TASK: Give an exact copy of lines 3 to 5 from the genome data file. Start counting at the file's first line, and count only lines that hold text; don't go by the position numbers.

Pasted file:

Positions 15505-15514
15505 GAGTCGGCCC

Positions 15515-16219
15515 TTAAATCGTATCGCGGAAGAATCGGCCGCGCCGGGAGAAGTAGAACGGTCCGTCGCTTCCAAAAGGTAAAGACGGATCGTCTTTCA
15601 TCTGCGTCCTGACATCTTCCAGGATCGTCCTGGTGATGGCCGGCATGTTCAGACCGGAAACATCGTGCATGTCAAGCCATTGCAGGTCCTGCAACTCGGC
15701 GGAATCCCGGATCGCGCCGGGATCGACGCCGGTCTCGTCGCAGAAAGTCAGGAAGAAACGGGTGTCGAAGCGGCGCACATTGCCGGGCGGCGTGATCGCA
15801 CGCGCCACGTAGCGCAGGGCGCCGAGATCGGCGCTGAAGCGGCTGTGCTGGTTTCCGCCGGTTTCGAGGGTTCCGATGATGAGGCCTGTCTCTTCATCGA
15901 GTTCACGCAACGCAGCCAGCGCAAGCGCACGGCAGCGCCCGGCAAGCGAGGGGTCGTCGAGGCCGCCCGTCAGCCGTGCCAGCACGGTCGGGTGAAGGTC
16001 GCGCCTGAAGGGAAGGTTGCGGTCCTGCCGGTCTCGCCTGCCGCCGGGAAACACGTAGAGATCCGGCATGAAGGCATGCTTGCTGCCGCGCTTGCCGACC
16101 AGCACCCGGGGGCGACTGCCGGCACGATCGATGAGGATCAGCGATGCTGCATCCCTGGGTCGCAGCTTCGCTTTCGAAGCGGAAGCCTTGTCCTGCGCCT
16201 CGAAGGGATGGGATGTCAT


Positions 15515-16219
15515 TTAAATCGTATCGCGGAAGAATCGGCCGCGCCGGGAGAAGTAGAACGGTCCGTCGCTTCCAAAAGGTAAAGACGGATCGTCTTTCA
15601 TCTGCGTCCTGACATCTTCCAGGATCGTCCTGGTGATGGCCGGCATGTTCAGACCGGAAACATCGTGCATGTCAAGCCATTGCAGGTCCTGCAACTCGGC